Domestic Violence Course
- Category: Domestic Violence
- Created: Wednesday, 29 September 2010 13:06
- Written by Alecomm
Section I. Course Objectives
Section II. What is Domestic Violence
Section III. Dynamics of Violent Relationships
Section IV. Effects of Domestic Violence on Children
Section V. Health Care Response to Domestic Violence
Section VI. Case Studies
Section VII. Sample Forms and Worksheets
Section VIII. Bibliography and Additional Information Sources
Section IX. Authors
Section X. Footnotes
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59 pages includes Test Questions & Answer Page. MSWord "zip" Format
Vantage Professional Education 15866 Sanctuary Drive Tampa, FL 33647 (813) 632-2862
© Copyright 1998 Vantage Professional Education
Section I: Course Objectives
Domestic Violence, the number one public health problem in the United States, affects all aspects of society in staggering dimensions. It is the chief cause of injury to women, more than the next three causes combined: rape, auto accidents and muggings.(1)
Health care professionals are the first line response to many domestic violence victims. In this capacity, they must be prepared to identify, assess, and assist victims with safety planning, and provide referrals to needed services. Health care providers must recognize that the emergency room is only one of many health care settings where victims are found. Almost every medical discipline is confronted at some point with the tragic results of domestic violence.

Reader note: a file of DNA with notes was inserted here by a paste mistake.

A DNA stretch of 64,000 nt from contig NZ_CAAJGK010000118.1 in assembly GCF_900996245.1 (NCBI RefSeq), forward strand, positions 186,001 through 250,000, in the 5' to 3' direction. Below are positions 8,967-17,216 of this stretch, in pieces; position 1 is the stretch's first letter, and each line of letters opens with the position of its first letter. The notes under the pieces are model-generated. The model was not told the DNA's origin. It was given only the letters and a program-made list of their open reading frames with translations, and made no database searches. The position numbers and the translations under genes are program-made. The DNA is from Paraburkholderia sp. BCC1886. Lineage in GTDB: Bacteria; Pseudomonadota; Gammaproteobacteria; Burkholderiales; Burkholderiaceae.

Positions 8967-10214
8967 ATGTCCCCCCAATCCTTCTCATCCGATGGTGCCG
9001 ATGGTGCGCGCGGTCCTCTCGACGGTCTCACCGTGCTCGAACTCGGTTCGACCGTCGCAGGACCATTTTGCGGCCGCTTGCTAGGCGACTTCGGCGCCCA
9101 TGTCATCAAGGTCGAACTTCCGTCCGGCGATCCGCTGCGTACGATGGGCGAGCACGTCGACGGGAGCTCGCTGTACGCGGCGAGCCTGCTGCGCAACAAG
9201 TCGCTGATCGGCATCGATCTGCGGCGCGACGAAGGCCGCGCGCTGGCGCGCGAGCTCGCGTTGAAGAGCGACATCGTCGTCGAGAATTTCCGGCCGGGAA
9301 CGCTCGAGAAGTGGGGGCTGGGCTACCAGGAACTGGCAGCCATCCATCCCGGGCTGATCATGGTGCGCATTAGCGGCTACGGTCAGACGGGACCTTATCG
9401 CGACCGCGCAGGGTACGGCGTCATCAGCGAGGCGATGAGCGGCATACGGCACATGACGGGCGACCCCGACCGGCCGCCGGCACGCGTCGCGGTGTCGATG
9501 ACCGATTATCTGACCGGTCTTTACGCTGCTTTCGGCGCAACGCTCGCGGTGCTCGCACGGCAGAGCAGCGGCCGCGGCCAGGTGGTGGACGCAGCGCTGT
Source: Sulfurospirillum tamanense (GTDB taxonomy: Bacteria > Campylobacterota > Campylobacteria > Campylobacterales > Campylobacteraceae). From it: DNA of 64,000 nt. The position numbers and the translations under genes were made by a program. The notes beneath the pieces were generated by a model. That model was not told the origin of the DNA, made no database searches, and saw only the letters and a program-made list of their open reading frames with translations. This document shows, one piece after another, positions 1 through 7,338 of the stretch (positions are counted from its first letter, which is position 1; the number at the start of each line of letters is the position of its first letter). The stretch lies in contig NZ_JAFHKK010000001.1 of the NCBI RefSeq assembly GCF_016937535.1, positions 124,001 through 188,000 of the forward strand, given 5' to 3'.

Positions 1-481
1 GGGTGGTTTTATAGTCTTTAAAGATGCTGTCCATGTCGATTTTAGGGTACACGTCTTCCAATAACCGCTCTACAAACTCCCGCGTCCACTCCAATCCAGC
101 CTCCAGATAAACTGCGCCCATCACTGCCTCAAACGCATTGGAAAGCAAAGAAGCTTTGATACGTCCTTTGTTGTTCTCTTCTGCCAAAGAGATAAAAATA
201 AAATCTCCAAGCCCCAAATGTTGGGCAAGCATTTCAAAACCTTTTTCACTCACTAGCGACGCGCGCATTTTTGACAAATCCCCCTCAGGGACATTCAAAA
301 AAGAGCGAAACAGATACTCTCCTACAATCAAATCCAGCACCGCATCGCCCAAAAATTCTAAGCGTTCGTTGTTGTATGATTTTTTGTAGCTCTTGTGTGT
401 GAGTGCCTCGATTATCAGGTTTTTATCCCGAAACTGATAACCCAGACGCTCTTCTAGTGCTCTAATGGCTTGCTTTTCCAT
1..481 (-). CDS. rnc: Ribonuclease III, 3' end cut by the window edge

Nationwide, employers estimate that domestic violence costs them between three and five billion dollars each year in health care claims, plus another one hundred million dollars in absenteeism, high turnover and lost productivity.
The impact on America's children is devastating, both short and long term. Children are often present when law enforcement officers respond to domestic violence calls. Growing up in a violent home renders children vulnerable to truancy, delinquency, aggression and suicide, among other outcomes.
All who provide services to victims, both adults and children, must provide education as well as prevention and intervention strategies to offset the impact of the trauma of violent homes. Not only must safety, support and a wide array of services be available to victims, but offenders must receive prompt attention, assessment, education and treatment if society is to realize success in eliminating violence from America's homes.
Objectives of Domestic Violence Training
At the conclusion of this program, participants, will be able to:
1. Define domestic violence and the incidence of injury to women.
2. Discuss the common myths about domestic violence.
3. Identify the incidence and prevalence of domestic violence.
4. Explain the historical influences supporting abuse of women and children.
5. Describe the dynamics of a violent relationship and the relevance of factors like family history of violence, substance abuse and medical or mental health issues to determine the likelihood of continuing violence.